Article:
Analytical Skills: What Are They And How to Develop Them?

Analytical thinking distinguishes the average job applicant and increases their odds of landing reputable jobs. It’s one of the most sought-after soft skills in the majority of industries because it helps companies reduce errors and boost productivity.

Despite these advantages, developing analytical thinking skills is no walk in the park. This fact is true.
But people often assume that developing these skills yields negligible outcomes in the short term relative to the effort.

But that’s far from the case. Analytical skills bring lots of benefits to the employer and employee. For employees, they’re able to excel in their careers and employers get to reap the benefits of excellence.

This article was drafted in response to the high demand of hiring managers for applicants with analytical skills. It’s also intended to enlighten applicants who don’t even know what these skills are.

At the end of the article, you’ll know said skills and be able to use and improve them.

What Are Analytical Skills?

The first thing you should know is that analytical (or diagnostic, systematic reasoning, or logically investigative) skills are soft skills. They’re not technical in nature and you don’t necessarily learn them as a discipline.

That said, when you have diagnostic skills, you will be able to do a lot of things without breaking a sweat or losing a penny.

Analytical skills are mental, not physical. They are like conceptual skills, and, thus, cannot be seen, smelled, tasted, heard, or felt.

Whenever you hear about hiring managers emphasizing these skills, what they are interested in is the natural or trained mental ability of an individual to pay attention to something, turn it over in their minds, and make inferences based on their observation.

Consequently, analytical skills refer to mental abilities or traits that allow you to simplify problems, tasks, and scenarios. It involves analyzing data, thinking critically, making difficult decisions, and solving complex problems.

The skills also enable you to rearrange their characteristics of any problem in your mind and apply them elsewhere.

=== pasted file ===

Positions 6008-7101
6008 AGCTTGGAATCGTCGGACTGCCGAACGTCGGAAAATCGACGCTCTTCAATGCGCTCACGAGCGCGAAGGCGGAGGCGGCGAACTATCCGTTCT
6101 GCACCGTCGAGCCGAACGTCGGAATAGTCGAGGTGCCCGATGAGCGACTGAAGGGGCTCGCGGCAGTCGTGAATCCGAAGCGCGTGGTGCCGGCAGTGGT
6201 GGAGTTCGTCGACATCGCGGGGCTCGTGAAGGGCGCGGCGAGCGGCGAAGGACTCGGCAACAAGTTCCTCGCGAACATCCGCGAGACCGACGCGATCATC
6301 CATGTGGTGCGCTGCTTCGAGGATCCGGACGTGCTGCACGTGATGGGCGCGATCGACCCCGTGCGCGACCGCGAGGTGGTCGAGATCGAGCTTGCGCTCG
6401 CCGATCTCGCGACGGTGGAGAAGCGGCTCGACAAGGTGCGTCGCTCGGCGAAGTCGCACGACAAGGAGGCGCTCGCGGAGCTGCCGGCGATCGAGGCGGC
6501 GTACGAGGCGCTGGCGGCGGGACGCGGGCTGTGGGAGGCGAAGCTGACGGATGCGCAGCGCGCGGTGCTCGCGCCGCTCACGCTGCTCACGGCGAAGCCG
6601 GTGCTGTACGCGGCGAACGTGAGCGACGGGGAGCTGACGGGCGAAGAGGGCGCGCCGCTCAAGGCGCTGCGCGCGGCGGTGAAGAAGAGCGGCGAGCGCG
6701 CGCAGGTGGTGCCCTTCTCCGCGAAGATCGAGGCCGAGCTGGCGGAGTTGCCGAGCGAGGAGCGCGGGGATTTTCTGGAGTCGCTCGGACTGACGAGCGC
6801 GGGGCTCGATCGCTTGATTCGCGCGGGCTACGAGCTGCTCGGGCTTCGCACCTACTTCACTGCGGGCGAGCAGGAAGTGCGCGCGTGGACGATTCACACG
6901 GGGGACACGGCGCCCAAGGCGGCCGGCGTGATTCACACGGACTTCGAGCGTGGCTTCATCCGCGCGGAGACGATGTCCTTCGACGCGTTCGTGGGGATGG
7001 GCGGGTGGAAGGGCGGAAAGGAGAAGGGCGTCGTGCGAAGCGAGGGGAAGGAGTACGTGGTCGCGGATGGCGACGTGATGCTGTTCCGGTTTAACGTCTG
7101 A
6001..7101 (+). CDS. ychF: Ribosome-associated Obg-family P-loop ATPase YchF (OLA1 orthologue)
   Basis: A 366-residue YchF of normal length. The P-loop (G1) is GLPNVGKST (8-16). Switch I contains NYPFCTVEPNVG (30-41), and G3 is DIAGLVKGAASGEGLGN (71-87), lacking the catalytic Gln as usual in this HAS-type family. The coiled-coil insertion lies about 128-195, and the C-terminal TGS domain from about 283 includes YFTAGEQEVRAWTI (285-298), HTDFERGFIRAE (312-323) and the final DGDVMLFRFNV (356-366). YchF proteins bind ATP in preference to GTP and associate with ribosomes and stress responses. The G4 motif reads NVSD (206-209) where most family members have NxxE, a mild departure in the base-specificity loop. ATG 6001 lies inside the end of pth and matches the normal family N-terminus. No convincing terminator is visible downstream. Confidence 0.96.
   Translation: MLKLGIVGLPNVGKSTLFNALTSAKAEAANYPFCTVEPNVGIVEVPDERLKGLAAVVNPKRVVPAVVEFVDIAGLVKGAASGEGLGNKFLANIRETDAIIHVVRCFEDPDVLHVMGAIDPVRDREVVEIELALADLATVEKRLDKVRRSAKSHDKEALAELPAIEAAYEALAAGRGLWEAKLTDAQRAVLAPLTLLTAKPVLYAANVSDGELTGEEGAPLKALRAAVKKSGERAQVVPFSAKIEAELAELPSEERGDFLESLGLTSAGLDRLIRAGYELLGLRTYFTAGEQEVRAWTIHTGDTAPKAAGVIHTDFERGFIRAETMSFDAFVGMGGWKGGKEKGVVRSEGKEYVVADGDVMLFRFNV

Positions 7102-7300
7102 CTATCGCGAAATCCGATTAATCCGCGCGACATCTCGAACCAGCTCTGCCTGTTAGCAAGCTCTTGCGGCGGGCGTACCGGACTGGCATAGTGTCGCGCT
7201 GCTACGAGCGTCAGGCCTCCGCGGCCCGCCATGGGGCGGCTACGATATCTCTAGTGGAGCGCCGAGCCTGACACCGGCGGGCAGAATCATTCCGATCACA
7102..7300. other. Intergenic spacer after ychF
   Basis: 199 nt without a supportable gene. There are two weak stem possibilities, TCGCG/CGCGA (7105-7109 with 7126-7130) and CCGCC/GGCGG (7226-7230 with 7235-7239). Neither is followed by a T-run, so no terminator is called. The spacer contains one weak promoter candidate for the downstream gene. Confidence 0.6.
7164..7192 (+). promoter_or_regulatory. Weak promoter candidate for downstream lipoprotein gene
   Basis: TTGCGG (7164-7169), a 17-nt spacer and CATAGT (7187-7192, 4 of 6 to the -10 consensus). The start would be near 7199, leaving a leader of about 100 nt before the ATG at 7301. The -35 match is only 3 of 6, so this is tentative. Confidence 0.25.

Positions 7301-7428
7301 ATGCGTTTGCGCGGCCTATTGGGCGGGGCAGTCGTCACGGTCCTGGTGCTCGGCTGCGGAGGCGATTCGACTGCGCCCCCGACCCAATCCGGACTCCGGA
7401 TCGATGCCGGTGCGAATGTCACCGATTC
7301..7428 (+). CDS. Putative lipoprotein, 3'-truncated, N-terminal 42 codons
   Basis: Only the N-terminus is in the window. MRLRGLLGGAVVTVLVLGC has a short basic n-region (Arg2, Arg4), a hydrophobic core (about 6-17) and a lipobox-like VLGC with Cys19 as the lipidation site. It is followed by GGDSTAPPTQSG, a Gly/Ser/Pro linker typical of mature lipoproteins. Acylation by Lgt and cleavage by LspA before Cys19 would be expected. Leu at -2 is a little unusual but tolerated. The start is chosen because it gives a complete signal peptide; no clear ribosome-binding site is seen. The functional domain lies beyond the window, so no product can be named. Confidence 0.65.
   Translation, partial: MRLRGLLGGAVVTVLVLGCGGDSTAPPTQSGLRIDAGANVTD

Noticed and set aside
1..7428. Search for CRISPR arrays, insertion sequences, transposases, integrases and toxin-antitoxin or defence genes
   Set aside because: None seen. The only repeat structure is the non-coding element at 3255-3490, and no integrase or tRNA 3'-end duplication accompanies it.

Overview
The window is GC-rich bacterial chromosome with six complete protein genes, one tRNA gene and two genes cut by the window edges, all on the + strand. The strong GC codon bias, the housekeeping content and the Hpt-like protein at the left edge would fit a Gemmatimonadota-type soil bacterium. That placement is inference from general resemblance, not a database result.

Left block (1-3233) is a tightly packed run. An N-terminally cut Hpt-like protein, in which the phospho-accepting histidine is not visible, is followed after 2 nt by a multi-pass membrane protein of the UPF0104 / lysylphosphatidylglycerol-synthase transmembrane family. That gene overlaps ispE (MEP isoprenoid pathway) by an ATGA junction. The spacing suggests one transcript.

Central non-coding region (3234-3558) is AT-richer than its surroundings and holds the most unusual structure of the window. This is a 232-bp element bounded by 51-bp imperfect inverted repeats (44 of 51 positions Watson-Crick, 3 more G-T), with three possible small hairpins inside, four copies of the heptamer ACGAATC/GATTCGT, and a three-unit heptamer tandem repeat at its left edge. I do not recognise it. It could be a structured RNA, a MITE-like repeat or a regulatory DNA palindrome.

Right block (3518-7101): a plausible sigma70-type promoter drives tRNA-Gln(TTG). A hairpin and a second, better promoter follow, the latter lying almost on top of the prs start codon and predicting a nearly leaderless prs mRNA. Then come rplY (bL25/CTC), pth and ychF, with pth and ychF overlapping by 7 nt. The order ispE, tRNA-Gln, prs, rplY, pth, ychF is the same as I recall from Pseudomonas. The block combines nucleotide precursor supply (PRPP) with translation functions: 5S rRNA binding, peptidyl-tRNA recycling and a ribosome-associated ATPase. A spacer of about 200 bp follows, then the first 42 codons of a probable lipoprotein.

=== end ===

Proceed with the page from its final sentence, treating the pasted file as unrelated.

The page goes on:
So, the leading how-to factor of systematic reasoning skills is organization. Similarly, the leading reason for using these skills is to make better decisions.

Put differently, analytical skills revolve around the organization of a person’s thought processes. Meanwhile, the main purpose of the use of these skills is to increase your effectiveness and efficiency in decision-making.

Why Are Analytical Skills Important?

So, why are analytical skills important? Why are hiring managers so interested in them that they list them as keywords for job applications? Here are 5 reasons:

1. They simplify difficult things
The main advantage of having an analytical mindset is that it offers simplicity. You will be able to look at a complex problem and immediately grasp ways to break it down to bits. This also means that you will be able to examine the problem at a deeper but clearer level. As a result, systematic reasoning skills ‘downsize’ problems and make them more approachable.

This way, your team members can rely on you to make complex projects look easier. You’re able to break big tasks into smaller, manageable assignments and rearrange milestones to make them realistically achievable.

2. They make it easier to develop and apply well-thought-out and effective solutions

As diagnostic skills tend to simplify difficult problems, tasks, and scenarios, it becomes easy to develop solutions. The most effective solutions to problems are seldom complex. Thus, as these skills induce complex-to-simple transformations, people that possess these skills are often thought to be profoundly brilliant.
So, in a situation where you’re part of a team, you’re able to delegate and fashion simple processes to attack complex problems. People with analytical thinking skills can identify what to do and exactly how to approach each step.

3. They take pressure off the decision-making process

There’s a condition called decision fatigue. It happens where you’re mentally exhausted when trying to figure out the right decision to make. This could lead to costly errors, bad judgment calls, and indecision.
That’s why one of the desired outcomes for nurturing diagnostic skills is valuable decision-making. Because these skills help you consider every side and aspect of a problem, they are key to such decision-making processes.
In other words, having logically investigative skills boosts your chances of making correct decisions consistently. This reduces the risk of decision fatigue, ‘and others will often lean on you from time to time.